“Win – Win” situation between landowners, government and the mining industry in the South Pacific
Project Leader: Dr. Holger Sommer
School of Geography, Earth Science and Environment
Faculty of Science, Technology and Environment
http://www.geothermalcities.com & http://www.holgersommer.de
About the project:
This project develops a clean geothermal power solution for the South Pacific.
The target is to integrate multiple uses of natural geothermal heat for electric power, cooling solutions and providing fresh water to local communities. Another important target is facilitating environmentally friendly mining operations.
Gold, Copper and Bauxit ore deposits are very common in the South Pacific region and are of high economic interest. Yet from a societal aspect they currently return very little to support the infrastructure of these islands. This is mainly due to the fact that the high cost of mining is borne by multinational companies with little connection to local communities. Costs are driven by the immense amount of energy needed for operations. For example, the Vatukoula Gold mine in the northern part of Viti Levu needs 20 000 litres of fuel per day for mainly rock crushing. Not only is this very expensive, it is also environmentally problematic because of the high CO2 production caused by burning of the fuel. Another undesired side effect of conventional mining operation is that after the exploitation is terminated, the infrastructure is of little use to local citizens and communities resulting in high rates of unemployment and barren and desolate landscapes.
This project develops an international alliance for implementing the use of natural geothermal heat as the main energy source for industrial and domestic use to convert the above described problems into a “Win-Win” situation for the development of the South Pacific. If successful, this initiative could become a showcase for the United Nations for enabling a cleaner developing world.
Possible Geothermal Industries in Vanua Levu:
- Gold and Copper Mines
- A lumina Refinery
Needs to operate a Alumina Refinary:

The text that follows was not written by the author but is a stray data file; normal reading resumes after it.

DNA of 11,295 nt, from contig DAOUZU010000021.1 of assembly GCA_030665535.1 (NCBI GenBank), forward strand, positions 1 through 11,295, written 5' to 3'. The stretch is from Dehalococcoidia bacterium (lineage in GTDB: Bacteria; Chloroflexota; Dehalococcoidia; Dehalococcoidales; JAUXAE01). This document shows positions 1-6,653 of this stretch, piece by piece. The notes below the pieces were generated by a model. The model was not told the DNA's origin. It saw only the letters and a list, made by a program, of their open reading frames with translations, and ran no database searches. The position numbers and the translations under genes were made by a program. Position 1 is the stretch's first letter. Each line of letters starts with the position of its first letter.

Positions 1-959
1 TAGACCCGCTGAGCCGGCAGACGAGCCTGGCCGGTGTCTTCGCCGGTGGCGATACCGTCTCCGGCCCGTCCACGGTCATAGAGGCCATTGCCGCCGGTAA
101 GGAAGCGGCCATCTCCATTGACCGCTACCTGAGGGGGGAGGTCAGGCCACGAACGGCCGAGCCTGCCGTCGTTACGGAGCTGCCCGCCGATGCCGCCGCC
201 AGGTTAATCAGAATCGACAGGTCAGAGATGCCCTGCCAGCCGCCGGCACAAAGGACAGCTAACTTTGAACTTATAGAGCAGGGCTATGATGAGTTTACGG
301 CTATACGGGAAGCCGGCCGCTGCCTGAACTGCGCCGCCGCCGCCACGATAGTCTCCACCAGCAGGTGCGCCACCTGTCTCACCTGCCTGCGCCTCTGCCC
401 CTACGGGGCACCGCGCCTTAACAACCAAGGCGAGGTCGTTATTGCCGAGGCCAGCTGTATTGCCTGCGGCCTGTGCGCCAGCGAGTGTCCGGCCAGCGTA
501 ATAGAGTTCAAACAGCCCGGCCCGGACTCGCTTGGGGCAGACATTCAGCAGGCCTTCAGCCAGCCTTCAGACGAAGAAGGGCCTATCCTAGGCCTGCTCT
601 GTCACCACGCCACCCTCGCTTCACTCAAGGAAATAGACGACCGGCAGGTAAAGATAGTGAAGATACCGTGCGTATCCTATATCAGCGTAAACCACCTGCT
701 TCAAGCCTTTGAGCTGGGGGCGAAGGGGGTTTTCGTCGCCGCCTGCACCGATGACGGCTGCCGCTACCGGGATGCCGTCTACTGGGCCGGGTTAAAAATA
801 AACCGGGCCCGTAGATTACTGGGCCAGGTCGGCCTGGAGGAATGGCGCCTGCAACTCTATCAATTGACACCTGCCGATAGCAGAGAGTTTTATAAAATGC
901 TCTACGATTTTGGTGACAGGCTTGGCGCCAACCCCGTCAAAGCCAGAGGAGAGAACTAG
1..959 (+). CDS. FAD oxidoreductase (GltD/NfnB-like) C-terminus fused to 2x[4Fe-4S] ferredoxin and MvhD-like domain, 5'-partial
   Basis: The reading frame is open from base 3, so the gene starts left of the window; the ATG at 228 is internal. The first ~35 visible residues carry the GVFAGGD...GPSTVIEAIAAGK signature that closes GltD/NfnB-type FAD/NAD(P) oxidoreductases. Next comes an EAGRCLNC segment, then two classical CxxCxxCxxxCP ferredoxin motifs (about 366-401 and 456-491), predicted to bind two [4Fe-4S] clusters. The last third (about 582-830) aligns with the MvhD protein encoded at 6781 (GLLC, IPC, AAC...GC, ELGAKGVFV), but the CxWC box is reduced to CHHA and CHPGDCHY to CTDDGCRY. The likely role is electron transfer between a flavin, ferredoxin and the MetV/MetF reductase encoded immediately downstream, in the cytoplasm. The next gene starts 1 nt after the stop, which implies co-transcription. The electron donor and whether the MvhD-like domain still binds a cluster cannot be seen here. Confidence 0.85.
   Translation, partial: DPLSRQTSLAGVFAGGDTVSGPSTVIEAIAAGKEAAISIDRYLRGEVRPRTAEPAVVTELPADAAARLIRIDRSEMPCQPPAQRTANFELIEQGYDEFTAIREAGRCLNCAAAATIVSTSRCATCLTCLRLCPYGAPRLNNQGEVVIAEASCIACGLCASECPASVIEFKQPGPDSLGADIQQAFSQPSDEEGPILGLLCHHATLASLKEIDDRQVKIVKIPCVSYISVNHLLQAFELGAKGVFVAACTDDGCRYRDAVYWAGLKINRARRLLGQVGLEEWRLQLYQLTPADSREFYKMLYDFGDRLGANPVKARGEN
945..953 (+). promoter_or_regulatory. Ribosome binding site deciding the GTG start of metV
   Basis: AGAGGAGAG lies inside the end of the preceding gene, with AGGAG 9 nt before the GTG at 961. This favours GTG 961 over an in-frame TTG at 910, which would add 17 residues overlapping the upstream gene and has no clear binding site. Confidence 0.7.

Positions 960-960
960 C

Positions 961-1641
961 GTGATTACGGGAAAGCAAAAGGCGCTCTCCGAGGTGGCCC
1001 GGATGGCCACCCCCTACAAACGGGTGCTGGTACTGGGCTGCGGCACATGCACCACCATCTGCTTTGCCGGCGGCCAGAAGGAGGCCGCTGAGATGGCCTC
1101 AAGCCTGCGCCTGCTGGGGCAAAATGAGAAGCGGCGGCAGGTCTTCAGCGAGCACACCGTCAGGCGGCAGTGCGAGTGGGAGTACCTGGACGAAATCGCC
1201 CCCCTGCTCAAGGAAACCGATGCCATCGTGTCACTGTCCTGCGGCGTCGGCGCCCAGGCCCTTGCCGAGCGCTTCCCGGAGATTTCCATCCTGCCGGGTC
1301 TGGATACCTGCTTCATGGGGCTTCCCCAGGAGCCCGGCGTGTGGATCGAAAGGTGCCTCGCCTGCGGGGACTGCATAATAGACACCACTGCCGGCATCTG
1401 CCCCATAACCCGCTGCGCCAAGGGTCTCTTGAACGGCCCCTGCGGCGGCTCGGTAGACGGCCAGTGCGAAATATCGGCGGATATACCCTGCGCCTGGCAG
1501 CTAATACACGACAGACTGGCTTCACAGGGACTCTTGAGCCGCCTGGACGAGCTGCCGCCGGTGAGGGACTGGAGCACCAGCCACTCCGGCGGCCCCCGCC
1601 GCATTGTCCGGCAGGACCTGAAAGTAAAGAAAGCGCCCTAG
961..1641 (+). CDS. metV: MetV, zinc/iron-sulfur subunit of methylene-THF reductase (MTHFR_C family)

- Bayer Process needs 150-170°C hot water Water needs Waste Heat in evaporation ponds, 4.5 Gl/year evaporation
- Direct Heat for the Alumina Production Waste Heat is converted to fresh water through Desalination
The Use of Geothermal Energy in Vanua Levu:
Part 1: The Resource
Part 2: The Technology
- Geothermal Power Plants
- Geothermal Air Conditioning
- Geothermal Desalination
Part 3: The Application
- Vanua Levu
- Vision: Geothermal Villages,
- Cities & Industries
Natural Recources for Geothermal Energy in Vanua Levu:
Human Need of Natural Energy Recources
- Heat as a commodity
- Green and Sustainable Energy
We present a new environmentally friendly strategy for the mining industry, the landowners, the communities and the governments of the South Pacific Islands. All of the South Pacific islands are geologically extremely young. Consequently, the crust is very thin and hot, as evidenced by numerous hot springs at the surface in most of the South Pacific Islands. The water from those hot springs can be analysed which delivers information about the rock units being in contact with the heat source. The analyses contain information on the traces of all compatible and incompatible elements which give information on the pressure and temperature conditions of the rock forming minerals contained in geothermal waters. From the pressure, one can calculate the depth and temperature,
Another important information is obtained from the calculations using the incompatible elements.
This will give the first indication on the commercial viability of potential mine operations. That is due to the fact, that Gold and/or Copper is dissolved in the circulating water and therefore first assumptions can be made if it is worth to drill or not. If the chosen location is found to be attractive for mining, the next question to be answered is: Where can one obtain the energy to run such a mine? Presently, a vast amount of fossil fuel is required to run generators to produce tens to hundreds of MW capacity, which makes the location dependent on an available energy source.